Plenty has changed over the years, especially technology. “We had one TV per SLI group, one phone per hall,” Blakney remembers. “Between 8:30 and 10 p.m., students couldn’t use the phone, watch TV, or do laundry — that time was supposed to be for studying. So from 10:30 to midnight there were 31 girls trying to share one telephone and one TV.  With computers and cell phones, all that has changed. Students aren’t missing out on much now.”

Blakney never forgot three comments her students made during her first year at NCSSM. One was from a senior who told her that she and her peers worked so hard because they wanted to prove that the experiment of NCSSM was worth the state’s investment. The second was from a dorm assistant, or “DA,” who told her she gave “new meaning to the word RA” because she insisted on everyone doing their housekeeping, cleaning their rooms, observing the in-room curfew, etc. These were new concepts, and tasks, for many students, but they helped the students develop a sense of responsibility and ownership of the school. Thirdly, another DA said to her, “‘Marlene, don’t let these people drive you crazy.’ I was stunned that a twelfth-grader would say something like that. It made me step back and realize that the students were not the only ones in the fish bowl, the residential staff was, too.”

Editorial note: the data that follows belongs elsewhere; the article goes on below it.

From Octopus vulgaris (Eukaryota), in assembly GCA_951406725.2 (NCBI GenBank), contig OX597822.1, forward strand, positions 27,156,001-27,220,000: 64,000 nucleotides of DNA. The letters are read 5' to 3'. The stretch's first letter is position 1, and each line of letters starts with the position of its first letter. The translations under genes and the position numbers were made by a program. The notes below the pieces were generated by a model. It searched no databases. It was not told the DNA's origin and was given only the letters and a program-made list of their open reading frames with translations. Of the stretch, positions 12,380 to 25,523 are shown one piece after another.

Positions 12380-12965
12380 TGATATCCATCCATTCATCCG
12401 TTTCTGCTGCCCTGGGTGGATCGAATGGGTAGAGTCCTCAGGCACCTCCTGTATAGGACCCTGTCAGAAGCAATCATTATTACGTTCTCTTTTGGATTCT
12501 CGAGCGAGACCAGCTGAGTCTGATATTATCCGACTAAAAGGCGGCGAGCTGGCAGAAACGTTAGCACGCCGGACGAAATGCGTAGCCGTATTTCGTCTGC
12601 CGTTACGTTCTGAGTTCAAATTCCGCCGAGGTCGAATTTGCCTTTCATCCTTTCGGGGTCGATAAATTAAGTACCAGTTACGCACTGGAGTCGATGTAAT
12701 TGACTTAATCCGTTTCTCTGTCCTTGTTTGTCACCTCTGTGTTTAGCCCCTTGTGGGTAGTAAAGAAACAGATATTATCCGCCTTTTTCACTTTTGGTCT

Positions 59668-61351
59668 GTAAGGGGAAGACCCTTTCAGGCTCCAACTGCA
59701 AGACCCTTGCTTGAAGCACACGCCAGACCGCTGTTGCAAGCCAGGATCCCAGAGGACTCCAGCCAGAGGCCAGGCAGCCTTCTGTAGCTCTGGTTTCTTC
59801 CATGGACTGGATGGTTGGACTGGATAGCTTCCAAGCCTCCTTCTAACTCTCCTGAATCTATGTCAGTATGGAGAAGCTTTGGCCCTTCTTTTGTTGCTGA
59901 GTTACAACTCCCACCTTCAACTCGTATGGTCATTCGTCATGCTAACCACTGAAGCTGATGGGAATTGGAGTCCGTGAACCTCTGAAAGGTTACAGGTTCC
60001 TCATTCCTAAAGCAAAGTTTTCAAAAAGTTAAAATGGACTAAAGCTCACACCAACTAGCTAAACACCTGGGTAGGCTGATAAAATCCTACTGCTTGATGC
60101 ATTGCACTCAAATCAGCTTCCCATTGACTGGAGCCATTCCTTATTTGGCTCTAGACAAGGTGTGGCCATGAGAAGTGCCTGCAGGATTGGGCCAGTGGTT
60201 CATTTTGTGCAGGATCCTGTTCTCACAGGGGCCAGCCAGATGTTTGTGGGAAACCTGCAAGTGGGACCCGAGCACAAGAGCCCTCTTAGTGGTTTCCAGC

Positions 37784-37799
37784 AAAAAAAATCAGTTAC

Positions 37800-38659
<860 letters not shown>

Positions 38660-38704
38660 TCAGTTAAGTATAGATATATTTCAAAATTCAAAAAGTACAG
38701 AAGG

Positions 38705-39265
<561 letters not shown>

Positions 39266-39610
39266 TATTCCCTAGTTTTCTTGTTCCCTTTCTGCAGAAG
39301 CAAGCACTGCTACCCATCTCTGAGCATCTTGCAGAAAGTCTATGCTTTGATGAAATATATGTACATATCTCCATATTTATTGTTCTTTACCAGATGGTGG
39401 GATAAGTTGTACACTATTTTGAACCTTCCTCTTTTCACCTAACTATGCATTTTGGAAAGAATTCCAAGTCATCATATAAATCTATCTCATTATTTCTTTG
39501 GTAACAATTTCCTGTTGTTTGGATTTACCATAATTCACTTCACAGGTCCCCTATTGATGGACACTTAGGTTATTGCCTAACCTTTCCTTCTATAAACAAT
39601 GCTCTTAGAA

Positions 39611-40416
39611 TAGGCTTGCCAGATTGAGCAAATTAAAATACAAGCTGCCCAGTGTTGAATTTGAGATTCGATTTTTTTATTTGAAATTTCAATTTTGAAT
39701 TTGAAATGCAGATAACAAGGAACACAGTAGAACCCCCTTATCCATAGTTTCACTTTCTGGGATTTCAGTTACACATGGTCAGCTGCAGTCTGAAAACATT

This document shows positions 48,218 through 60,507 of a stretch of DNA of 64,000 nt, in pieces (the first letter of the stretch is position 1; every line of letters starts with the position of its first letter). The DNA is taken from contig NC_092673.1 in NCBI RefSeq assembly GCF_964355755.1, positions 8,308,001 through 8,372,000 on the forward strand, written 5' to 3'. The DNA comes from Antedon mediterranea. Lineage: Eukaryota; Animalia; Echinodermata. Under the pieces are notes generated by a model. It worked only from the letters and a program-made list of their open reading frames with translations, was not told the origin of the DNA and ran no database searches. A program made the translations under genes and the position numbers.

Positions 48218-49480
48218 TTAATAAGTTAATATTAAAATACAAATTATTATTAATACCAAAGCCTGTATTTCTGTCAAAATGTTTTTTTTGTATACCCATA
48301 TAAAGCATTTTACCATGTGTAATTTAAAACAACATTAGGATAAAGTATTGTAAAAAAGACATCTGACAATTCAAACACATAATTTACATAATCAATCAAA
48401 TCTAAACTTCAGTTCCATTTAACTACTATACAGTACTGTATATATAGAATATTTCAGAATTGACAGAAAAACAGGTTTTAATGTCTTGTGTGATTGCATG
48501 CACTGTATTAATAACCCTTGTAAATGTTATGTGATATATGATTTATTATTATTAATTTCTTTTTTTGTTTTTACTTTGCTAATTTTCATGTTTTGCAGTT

She is moving back this month to Winston-Salem, her hometown, to help her mother, who at 81 is “slowing down a bit.” Blakney might substitute teach, as she did before joining NCSSM. She’ll read a lot — “medical thrillers, police thrillers, courtroom thrillers.” She plans to take piano lessons on her electric piano. She’ll look for her own place to live, but chances are it will be a condo, not too different from her campus apartment.

“I used to have visions of living in a house, planting flowers and a vegetable garden. I’m too old for that stuff now,” she says with a laugh. She looks forward to having her own washer and dryer and a dishwasher. But having to cook for herself again? Not so much — even though she watches the Food Network avidly.

She still refuses to join Facebook, but she welcomes email: reach her at